research to confront China in a glorious war or, better yet, non-war

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4
over islets of incredibly little value to their purported owners and
of no value, or at least we dont own them, to the United States?
Looking at Japan we see a country that spends 1 percent of its
GDP on their military. We spend supposedly 4 percent on our military, but that is only by ignoring the cost of veterans benefits
which is incredibly bad cost accounting. The cost of our defense includes the compensation package we give our soldiers and that includes their veterans benefits. Imagine what would happen to a
car company that didnt include in the cost of producing the car,
the pension benefits it pays to its workers.
So we are spending much closer to 5 percent of our GDP on our
military. Japan is on the front lines. They are their islets in their
own estimation, China would say otherwise, and they stick to 1
percent. And it is useful that the Lower House in Japan is considering adopting the collective defense principle, but a change in
principle was nice; I would like to see a change in effort and
money. And keep in mind these islets are not valuable, they are
just an excuse for countries to fight and to renew the conflicts they
have from World War II and the bad blood and who did what to
whom. And if they are valuable, they are not valuable to the
United States. If there is any oil, and there isnt, it is Japanese oil,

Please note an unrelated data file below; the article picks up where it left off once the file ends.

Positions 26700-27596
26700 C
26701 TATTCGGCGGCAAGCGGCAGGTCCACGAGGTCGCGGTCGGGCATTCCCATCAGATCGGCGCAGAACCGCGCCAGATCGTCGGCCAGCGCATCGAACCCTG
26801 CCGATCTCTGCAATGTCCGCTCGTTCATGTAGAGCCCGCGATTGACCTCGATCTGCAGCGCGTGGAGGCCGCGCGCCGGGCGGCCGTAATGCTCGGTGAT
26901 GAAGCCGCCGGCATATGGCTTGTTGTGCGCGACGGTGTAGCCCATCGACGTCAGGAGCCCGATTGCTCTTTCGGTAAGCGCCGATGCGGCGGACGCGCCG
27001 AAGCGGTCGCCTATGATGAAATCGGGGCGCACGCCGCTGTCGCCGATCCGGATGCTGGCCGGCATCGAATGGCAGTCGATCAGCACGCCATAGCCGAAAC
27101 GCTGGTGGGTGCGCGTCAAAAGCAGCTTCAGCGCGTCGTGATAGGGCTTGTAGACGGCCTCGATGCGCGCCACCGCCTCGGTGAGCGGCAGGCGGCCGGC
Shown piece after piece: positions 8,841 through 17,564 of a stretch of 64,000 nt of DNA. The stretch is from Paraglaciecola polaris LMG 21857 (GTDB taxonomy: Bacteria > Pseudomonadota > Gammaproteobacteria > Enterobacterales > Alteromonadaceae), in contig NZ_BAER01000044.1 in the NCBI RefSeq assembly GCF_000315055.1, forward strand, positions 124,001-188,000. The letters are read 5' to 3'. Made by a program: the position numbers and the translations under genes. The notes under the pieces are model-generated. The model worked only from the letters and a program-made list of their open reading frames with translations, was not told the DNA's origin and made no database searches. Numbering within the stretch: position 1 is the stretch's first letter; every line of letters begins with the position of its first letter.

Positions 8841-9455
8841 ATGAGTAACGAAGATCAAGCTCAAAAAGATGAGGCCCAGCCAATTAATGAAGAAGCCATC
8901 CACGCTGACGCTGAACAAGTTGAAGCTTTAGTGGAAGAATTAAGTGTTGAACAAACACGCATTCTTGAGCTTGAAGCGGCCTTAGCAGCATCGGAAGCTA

it is Korean oil, it is Chinese oil, it is certainly not our oil.
Also I pick up on the chairmans comments that we need to get
our allies to work together. The Japanese could stop relitigating
World War II and that would make it a little easier for them to
coordinate with Korea and our other allies.
As to Vietnam, they are spending only 2.4 percent of their GDP
on their military. They are literally on the front lines. We are not
talking about islets here. We are talking about their continued existential existence. And they are managing to spendusually the
supporting actor, the United States, would be spending less and
they would be spending more.
As to the Philippines, our military relationship has changed. We
appreciate the use of eight military bases on a non-permanent
basis. As to Thailand, we do not have the treaty structure for our
military cooperation, but for over 60 years Thailand has served as
an operational platform for our defense efforts. We have seen challenges to Thailands democracy and we look forward to Thailand